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Eukaryotic genomic origins, parasites, and the essential nature of mitochondria

Final Report Summary - EUKORIGINMIT (Eukaryotic genomic origins, parasites, and the essential nature of mitochondria)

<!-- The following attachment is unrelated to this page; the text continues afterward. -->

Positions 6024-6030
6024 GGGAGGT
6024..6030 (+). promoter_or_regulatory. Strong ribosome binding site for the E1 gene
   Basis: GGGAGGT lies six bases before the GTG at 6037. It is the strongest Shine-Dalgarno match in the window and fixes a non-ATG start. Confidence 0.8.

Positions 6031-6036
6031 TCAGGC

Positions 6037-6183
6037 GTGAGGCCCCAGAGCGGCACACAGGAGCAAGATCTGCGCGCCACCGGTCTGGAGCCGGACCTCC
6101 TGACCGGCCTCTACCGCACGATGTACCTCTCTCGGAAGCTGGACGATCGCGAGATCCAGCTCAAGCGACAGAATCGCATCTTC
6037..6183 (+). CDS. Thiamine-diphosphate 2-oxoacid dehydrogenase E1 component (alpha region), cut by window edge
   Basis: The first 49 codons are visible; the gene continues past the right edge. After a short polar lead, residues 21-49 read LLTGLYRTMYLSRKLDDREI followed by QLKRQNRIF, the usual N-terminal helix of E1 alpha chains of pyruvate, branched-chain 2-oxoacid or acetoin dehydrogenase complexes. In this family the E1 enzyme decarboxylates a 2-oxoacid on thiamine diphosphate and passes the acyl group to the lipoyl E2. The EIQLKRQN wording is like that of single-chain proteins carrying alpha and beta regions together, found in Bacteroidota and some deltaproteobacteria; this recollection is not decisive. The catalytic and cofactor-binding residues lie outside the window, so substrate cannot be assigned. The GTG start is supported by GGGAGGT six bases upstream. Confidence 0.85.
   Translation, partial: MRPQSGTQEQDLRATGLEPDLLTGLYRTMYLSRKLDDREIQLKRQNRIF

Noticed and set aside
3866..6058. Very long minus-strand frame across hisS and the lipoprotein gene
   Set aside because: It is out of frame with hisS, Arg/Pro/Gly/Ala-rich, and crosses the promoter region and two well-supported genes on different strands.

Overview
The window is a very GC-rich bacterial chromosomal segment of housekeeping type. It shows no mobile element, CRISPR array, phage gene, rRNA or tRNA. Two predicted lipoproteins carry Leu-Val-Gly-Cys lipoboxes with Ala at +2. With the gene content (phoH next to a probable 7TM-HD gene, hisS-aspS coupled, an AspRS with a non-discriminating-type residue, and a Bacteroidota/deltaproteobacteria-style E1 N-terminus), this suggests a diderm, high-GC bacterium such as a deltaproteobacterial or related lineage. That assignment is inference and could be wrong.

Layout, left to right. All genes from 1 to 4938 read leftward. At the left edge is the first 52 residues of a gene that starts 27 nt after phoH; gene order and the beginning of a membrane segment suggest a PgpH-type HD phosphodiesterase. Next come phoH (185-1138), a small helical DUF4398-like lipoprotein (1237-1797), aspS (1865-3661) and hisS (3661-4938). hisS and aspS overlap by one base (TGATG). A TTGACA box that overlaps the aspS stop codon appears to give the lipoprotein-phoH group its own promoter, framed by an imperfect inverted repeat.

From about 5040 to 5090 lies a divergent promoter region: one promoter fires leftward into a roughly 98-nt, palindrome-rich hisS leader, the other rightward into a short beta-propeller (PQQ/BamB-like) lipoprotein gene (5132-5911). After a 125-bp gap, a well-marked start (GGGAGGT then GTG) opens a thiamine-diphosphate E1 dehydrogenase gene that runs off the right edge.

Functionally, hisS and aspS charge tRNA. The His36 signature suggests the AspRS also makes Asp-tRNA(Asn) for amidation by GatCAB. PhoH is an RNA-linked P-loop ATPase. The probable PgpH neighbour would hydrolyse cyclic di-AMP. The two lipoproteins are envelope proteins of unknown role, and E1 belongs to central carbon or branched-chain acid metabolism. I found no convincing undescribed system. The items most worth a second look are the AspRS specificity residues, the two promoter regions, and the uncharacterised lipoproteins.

Research within EUKORIGINMIT has made important contributions to understanding the evolution of eukaryotic cells. This includes the discovery that a two domains tree of life is a better-supported hypothesis than the classic three domains tree of life which previously appeared in textbooks. In the new two domains tree the basal split in life is between the Archaea and the Bacteria, with the eukaryotes, cells like our own, originating from within the Archaea. This research has received strong support from the discovery of new environmental Archaea that are more closely related to eukaryotes and which contain genes for proteins that were previously thought to be unique to eukaryotes. The broad impact of this work is demonstrated by the appearance of the new two domains tree in major University textbooks. Work studying lateral gene transfer has shown that the genomes of free-living and parasitic microbial eukaryotes are subject to frequent LGT from the bacteria they encounter in their habitats. This runs counter to some prevailing ideas that LGT is not an important force in eukaryotic evolution. Some of the transferred genes encode proteins that now play key roles in the biology of medically and economically important parasites. For example, Microsporidia are obligate intracellular parasites related to fungi that infect both immune-competent and immune-compromised humans and commercially important animals including fish, silkworms and honeybees. We have shown that nucleotide transport proteins (NTTs) acquired through LGT from bacteria, are now essential for supplying the energy and nucleotide building blocks needed for the growth and replication of Microsporidia inside infected host cells. The importance of NTTs in the biology of Microsporidia makes them excellent targets for therapeutic intervention against a group of parasites of increasing medical and economic importance. We also demonstrated that the cristae-deficient mitochondrion (mitosome) of the microsporidian Trachipleistophora hominis is the functional site of iron-sulphur cluster (ISC) assembly, which we suggest is now the sole and essential task of this organelle. A variety of techniques were used to demonstrate that mitosomes contain a complete pathway for [2Fe-2S] cluster biosynthesis that we biochemically reconstituted using purified recombinant mitosomal ISC proteins. Phylogenetic analyses provide strong evidence that the eukaryotic pathways for making essential Fe/S proteins are of mixed ancestry from Bacteria and Archaea. This mixed evolutionary history of the Fe/S-related proteins and pathways, and their strong conservation among highly reduced parasites, provides compelling evidence for the ancient chimeric ancestry of the eukaryotic cell.